Kunschman v. United States, 54 F.2d 987 (2d Cir. 1932)

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US Court of Appeals for the Second Circuit - 54 F.2d 987 (2d Cir. 1932)
January 11, 1932

54 F.2d 987 (1932)

KUNSCHMAN
v.
UNITED STATES et al.

No. 118.

Circuit Court of Appeals, Second Circuit.

January 11, 1932.

*988 *989 Simone N. Gazan, of New York City, for libelant-appellant.

George Z. Medalie, U. S. Atty., of New York City (Frederick H. Cunningham, of New York City, of counsel), for respondents-appellees.

Before MANTON, L. HAND, and CHASE, Circuit Judges.

CHASE, Circuit Judge (after stating the facts as above).

The above-mentioned statute under which this action was brought gives to a seaman, in addition to his rights under the maritime law, new rights and remedies, and also gives his personal representative a cause of action for death. Charles Nelson v. Curtis (C. C. A.) 1 F. (2d) 774. These rights and remedies are those possessed by railway employees and their personal representatives under the laws of the United States. Panama R. R. v. Johnson, 264 U.S. 375, 44 S. Ct. 391, 68 L. Ed. 748. As this action was brought by the personal representative to recover damages for the death of the seaman, the rights of the parties depend upon the statute and not upon the general maritime law, under which there can be no recovery on a death claim. Western Fuel Co. v. Garcia, 257 U.S. 233, 240, 42 S. Ct. 89, 66 L. Ed. 210; U. S. Shipping Board Emergency Fleet Corporation v. Greenwald, 16 F.(2d) 948 (C. C. A. 2). Consequently, it is not enough to show that the ship was unseaworthy, but it must appear that the death was caused by negligence chargeable in law to the employer. As it fairly appears that Kunschman's death was due to negligence in the construction of the engine which exploded, it remains to be seen whether that negligence is to be attributed to his employer, the owner of the Triumph.

That an engine of the type of the No. 4 would have been safe if there had been no negligence in respect to the air compressor piston, we shall assume for the purposes of this case, although there was a well-supported claim that faulty design in the ventilating system of the crank case contributed to the cause of the accident.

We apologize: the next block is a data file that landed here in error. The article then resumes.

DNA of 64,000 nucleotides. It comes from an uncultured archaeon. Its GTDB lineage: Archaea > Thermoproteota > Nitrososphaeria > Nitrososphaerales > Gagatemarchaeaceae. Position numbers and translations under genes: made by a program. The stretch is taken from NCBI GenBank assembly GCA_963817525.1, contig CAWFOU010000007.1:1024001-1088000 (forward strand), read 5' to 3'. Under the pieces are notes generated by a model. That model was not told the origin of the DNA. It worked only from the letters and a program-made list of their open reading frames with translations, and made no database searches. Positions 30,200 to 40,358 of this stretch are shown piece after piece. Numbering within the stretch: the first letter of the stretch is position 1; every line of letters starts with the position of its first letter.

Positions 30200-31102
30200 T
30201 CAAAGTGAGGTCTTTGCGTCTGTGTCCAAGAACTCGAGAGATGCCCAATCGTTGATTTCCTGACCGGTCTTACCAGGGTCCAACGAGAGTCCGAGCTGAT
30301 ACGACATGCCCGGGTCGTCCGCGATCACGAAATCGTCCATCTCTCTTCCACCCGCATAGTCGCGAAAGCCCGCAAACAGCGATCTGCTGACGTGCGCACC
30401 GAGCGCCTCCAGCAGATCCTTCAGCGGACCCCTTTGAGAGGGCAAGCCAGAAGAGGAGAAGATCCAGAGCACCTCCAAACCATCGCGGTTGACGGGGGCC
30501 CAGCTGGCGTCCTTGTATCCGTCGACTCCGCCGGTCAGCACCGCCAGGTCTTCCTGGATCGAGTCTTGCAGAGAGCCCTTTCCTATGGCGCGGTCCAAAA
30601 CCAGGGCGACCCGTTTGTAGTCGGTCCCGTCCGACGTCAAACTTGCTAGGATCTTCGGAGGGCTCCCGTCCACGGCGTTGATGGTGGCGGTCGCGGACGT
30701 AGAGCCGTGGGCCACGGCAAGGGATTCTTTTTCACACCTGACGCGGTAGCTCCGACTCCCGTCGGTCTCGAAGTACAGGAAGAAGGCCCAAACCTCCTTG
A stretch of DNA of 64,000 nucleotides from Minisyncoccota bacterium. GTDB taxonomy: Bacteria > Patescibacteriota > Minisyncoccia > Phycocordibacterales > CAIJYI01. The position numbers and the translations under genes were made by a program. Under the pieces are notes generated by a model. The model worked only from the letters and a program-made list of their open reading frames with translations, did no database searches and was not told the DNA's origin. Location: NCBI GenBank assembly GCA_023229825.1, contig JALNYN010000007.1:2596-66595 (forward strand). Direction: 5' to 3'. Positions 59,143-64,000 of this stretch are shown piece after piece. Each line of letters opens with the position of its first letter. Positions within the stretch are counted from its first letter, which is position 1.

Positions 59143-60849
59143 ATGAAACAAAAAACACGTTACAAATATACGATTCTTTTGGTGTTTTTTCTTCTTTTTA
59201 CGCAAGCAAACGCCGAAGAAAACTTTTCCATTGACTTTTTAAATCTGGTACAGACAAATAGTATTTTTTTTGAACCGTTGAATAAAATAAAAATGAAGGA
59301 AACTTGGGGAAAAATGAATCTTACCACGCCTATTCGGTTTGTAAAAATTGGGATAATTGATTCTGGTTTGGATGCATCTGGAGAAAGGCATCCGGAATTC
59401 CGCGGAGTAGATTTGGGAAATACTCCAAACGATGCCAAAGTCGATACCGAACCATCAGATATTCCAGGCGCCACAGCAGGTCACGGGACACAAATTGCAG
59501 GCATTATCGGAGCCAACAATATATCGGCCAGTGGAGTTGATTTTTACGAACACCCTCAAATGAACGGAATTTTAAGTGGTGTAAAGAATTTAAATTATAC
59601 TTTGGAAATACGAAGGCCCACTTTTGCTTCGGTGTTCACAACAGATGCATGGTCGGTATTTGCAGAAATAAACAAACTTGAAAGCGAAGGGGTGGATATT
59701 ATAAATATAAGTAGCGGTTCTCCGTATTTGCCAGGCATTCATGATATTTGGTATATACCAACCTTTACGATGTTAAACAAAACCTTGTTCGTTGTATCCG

Gibbs & Cox were not independent contractors, but acted for the government to supplement its own force of engineers. Although the defective engine was built by an independent contractor, McIntosh & Seymour Corporation, the selection of the faulty piston was in every real sense the selection of Cook and so that of the libelees. While an owner who lets the construction of an engine to an independent contractor may not be responsible under the doctrine of respondent superior for the negligence of such contractor or his servants, where the owner supervises the work and knows, or should know because of such supervision, that the engine is inherently dangerous, the owner is not freed of responsibility for its condition. The primary duty was on the shipowner to provide a safe engine in the fulfillment of its obligation to the deceased to furnish safe appliances with which to work. Panama R. R. Co. v. Johnson, supra. And the statute allows recovery for negligence in this *990 regard. Howarth v. United States Shipping Board Emergency Fleet Corporation et al. (C. C. A.) 24 F.(2d) 374, although such owner is not an insurer. Burton v. Greig (C. C. A.) 271 F. 271. When it undertakes to fulfill this duty by means of an independent contractor but nevertheless keeps such control over the work that it has, or is charged with, the same knowledge of defects it would have had if it had done the work itself and one of its employees who is furnished the appliance with which to work is injured because of a defect due to negligent construction, the proximate cause of the injury is not the negligence of the independent contractor, but that of the shipowner. Under such circumstances the owner cannot escape responsibility for the negligence because in law it is its own. See Caspersen v. La Sala Bros., 253 N.Y. 491, 171 N.E. 754; Hooey v. Airport Construction Co., 253 N.Y. 486, 171 N.E. 752, 754. As was said in the last-cited case: "Escape from responsibility through the delegation of duty to another is a defense to be proved, not a privilege presumed." In this case the evidence is conclusive that the McIntosh & Seymour Corporation was not under contract to build suitable Diesel engines for the Triumph, but to build the engines, according to the plans and specifications of the owner and under the owner's actual controlling supervision, which the owner wanted built. No permitted delegation of duty to a competent independent contractor was shown even if it be assumed for the purposes of this case that the duty could be delegated.

Considering the age and circumstances of the deceased and his parents and the fact that he contributed $20 a week to their support, $8,000 represents, in our opinion, the reasonable pecuniary value of the loss sustained through his death.

Decree reversed, with directions to enter a decree for the libelant to recover the sum of $8,000.